The Africa in me!
So, moving through my insane adventures from the past few months and staying, to some extent with the ex-pat theme I wrote about last week, I thought it might be interesting to consider how the African part of my identity has begun to change things in my life – particularly during my visit to the UK and in the run up to our wedding!
Having returned from Selous, I spent some time in Kenya, got plenty of work done in Mwanza and then, in early July, I left for the UK to see family and friends and do all the shopping I had been dying to do for the wedding. Seriously, I’d been downloading bridal magazines and wishing I could trawl round Accessorise and the like for months by this time – it’s like there’s some freaky chemical change in our brains and no matter how much you swear you won’t be like this… you bloody well are!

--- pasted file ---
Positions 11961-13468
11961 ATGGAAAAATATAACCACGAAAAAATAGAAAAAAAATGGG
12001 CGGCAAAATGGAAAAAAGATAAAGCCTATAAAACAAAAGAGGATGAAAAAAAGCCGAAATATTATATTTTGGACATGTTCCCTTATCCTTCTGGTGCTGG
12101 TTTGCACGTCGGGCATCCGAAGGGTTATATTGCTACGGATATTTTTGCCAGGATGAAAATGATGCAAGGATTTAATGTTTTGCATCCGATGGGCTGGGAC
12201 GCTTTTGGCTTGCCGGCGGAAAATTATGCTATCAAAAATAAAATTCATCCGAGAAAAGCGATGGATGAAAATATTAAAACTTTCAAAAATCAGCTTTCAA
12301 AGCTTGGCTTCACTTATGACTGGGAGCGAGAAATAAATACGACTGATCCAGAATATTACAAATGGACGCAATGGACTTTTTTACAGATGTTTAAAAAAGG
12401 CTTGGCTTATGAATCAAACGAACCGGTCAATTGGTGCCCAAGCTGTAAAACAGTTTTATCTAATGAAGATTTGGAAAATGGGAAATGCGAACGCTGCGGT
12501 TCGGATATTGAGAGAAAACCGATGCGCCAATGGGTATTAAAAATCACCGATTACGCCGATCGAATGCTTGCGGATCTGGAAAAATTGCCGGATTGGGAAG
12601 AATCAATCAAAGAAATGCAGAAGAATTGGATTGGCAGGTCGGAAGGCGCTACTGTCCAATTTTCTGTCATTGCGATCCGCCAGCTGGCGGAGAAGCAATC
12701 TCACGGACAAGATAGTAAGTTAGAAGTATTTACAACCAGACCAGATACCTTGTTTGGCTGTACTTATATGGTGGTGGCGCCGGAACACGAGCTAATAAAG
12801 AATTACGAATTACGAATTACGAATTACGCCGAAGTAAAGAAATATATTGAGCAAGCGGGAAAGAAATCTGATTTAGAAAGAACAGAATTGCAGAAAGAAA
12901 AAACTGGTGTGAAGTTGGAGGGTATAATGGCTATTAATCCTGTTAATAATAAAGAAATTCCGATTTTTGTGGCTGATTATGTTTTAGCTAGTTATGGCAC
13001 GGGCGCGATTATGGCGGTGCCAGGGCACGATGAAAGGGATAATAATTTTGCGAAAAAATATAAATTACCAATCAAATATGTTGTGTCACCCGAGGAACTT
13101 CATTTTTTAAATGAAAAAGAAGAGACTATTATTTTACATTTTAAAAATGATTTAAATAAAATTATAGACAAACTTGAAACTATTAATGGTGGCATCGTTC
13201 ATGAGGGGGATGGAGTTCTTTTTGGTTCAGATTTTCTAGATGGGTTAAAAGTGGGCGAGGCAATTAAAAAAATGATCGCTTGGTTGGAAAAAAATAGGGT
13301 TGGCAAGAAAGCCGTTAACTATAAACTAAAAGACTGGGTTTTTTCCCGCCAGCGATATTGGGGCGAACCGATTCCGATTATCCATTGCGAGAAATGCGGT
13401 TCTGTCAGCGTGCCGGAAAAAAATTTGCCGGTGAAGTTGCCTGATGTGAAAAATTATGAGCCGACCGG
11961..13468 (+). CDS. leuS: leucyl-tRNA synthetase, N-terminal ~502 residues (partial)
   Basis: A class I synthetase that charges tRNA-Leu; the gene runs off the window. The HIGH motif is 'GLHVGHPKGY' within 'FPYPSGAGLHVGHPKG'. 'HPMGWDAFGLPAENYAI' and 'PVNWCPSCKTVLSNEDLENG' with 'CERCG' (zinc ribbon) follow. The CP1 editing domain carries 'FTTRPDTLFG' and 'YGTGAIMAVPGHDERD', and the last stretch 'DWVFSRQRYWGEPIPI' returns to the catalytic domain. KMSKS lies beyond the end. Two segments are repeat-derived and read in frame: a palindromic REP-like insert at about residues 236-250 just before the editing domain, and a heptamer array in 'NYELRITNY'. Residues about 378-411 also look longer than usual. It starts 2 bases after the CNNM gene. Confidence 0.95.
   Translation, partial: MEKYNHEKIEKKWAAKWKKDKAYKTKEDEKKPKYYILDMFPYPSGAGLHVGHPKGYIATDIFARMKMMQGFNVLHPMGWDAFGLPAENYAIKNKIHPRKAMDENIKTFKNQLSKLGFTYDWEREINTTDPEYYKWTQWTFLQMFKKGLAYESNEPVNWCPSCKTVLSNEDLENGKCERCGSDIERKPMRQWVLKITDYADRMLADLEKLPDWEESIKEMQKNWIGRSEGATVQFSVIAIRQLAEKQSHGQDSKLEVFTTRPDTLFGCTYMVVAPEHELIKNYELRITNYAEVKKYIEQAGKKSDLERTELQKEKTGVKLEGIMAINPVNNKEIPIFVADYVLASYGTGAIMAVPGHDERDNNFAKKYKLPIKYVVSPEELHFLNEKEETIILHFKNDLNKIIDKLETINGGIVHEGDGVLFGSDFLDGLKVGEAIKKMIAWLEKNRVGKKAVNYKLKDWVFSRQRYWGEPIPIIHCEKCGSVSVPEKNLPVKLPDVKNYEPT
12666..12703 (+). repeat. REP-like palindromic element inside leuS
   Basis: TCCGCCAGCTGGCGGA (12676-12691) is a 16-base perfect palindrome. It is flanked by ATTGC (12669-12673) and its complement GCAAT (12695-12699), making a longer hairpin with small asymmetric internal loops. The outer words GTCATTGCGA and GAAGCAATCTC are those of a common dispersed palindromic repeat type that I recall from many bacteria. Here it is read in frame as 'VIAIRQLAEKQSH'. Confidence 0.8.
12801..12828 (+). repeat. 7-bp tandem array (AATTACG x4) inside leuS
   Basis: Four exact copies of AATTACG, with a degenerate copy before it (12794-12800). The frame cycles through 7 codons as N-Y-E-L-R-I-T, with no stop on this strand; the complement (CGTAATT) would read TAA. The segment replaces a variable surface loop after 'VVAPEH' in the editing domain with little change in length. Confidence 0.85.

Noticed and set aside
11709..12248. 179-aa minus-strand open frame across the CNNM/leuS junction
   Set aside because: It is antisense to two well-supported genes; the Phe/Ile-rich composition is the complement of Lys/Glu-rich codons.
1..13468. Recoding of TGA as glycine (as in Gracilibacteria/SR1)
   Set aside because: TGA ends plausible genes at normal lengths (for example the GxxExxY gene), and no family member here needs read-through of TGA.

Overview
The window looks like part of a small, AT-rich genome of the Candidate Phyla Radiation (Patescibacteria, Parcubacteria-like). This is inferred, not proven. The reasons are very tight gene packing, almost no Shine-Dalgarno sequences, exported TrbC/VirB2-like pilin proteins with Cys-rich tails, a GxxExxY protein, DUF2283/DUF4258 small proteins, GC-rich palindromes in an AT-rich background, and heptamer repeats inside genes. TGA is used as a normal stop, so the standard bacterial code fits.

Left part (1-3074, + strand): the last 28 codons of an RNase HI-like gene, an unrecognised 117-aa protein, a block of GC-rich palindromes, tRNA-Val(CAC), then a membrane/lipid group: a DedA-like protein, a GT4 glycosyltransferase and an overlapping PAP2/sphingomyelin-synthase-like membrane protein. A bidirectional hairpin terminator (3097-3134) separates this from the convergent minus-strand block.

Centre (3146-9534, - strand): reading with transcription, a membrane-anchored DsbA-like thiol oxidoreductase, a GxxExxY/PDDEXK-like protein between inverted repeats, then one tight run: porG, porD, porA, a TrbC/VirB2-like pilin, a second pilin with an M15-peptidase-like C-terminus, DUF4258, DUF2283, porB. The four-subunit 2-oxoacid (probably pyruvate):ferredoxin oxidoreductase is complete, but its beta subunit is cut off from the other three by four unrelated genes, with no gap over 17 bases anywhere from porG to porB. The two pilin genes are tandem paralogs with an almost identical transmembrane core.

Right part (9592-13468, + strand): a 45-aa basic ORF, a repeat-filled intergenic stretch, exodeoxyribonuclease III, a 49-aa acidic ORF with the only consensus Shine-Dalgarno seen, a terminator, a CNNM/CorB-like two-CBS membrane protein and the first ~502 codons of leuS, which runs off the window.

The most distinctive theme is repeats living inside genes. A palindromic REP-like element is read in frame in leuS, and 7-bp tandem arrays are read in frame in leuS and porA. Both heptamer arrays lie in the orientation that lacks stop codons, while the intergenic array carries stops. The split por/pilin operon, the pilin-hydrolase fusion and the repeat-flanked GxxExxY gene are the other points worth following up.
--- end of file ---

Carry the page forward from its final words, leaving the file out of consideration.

Anyway I arrived in the UK with lists, and lists of lists – yet still with this bizarrely ironic awareness that it’s just one day and the planet would survive if I didn’t get everything sorted in the time I had available. This is a decidedly odd Jekyll and Hyde schizophrenia that I am still struggling with. When we agreed this wedding would be small, tiny actually by most people’s standards, I thought (smugly) that I’d cunningly avoided all that craziness – well Hyde is having a good laugh at Jekyll right now!